Skip to content



Dominik Lay vs. City of Lowell grinds on; appeal is still pending


LOWELL – Lowell Superior Court Judge William White ruled Tuesday morning that the city cannot go forward with its motion to reconsider the initial ruling by the court that would-be School Committee member Dominik Lay lives in Lowell.

As The Sun has previously reported, the Lowell Superior Court judge ruled on March 24 that Lay does in fact live in Lowell, rendering him eligible to serve on the School Committee in the seat vacated by Robert Hoey earlier this year.

In White’s order, he states the city’s effort, led by City Solicitor Christine O’Connor, to submit evidence discovered on April 14 that Lay cannot live in Lowell because two other parties unrelated to Lay live in the building he said he lived in. The city alleged that Lay was merely a landlord rather than a resident, and instead lived in Brighton.

“The fact that Lay’s residence is a two-unit building and that other registered occupants reside therein, who are not seemingly associated with Lay, was readily discoverable well before the hearing on merits,” White wrote. “Although the change in Lay’s voter registration information prompted the City to inquire further into the nature and occupancy of (Lay’s Lowell address), there was ample time and adequate resources available to the City to discover this information earlier.”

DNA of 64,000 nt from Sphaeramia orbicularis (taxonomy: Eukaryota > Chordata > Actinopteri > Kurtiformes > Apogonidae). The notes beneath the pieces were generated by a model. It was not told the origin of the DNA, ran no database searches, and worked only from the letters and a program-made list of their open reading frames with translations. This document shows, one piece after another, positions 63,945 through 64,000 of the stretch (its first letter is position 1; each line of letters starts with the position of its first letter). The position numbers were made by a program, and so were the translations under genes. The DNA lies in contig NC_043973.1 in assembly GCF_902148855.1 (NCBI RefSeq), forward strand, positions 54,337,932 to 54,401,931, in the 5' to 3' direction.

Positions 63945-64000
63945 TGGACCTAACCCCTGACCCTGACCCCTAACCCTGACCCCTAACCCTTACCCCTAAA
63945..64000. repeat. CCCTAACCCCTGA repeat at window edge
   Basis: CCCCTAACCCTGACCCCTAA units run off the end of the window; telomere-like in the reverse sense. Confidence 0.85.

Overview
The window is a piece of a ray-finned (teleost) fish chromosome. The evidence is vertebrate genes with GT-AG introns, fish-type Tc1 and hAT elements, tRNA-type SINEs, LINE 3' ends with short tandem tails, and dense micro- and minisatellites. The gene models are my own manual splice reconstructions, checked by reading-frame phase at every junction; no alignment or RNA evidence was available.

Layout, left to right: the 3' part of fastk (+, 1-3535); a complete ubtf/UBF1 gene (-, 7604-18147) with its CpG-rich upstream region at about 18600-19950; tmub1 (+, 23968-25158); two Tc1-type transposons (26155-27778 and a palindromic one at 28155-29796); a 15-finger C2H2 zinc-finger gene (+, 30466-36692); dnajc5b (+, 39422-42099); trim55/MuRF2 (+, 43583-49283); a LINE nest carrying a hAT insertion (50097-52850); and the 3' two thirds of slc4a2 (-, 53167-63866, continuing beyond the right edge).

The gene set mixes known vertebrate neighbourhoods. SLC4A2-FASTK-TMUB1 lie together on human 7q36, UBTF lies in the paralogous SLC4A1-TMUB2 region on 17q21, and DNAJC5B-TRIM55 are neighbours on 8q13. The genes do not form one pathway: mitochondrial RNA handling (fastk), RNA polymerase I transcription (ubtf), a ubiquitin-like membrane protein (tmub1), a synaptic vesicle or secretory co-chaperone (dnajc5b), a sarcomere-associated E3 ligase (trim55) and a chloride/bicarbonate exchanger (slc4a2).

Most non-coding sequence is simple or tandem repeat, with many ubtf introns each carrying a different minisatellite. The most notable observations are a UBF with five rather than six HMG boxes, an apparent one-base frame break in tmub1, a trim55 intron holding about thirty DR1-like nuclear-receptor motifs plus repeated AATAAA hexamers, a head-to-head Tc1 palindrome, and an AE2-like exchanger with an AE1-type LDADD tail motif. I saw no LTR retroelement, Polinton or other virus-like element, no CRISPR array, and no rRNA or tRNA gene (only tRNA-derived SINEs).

He added that this case was one of “simple oversight,” which he wrote “shall not be excused.” White closed by arguing that the city’s reasoning that the hearing was expedited was not persuasive because the city had agreed to the hearing date without requesting additional time to gather evidence. The order made no mention of the merits of the evidence itself.

“When you file a 52-page document with the court that’s basically the same documents you have already filed many times prior, and the court didn’t find them persuasive, then what makes you think they’re going to be persuasive this time?” said Lay’s attorney, Roland Milliard, when reached for comment.

“What they were advancing was ridiculous. It’s a multi-family home, they are stunned to discover there are other people who live in a multi-family home, besides Mr. Lay,” he added.

O’Connor declined to comment on the matter at this time.

The city’s appeal to the state Appeals Court is pending, as is its motion to stay with the Superior Court, which would allow the city to hold off on seating Lay on the School Committee until the appeal was through.

If the stay was denied and the city still refused to seat him, then the contempt hearing would come into play.

White’s document also lays out the city’s argument that, on April 14, O’Connor discovered that on March 26, the same day the city filed its appeal, Lay, an aide to 1st Middlesex District state Sen. Edward Kennedy,  changed his residential address on his voter registration from his Boston address to his Lowell address, and changed his form of voter ID from his Social Security number to his driver’s license ID number, which lists Lowell as his address.

In response to that, Milliard said he sent Lay to City Hall to confirm that he was still on the voting roll. There, he was given a document that lists his “previous address” as his Boston address without listing the dates of residency of that previous address. With regards to the change in ID, Milliard said, “How does that help their case?”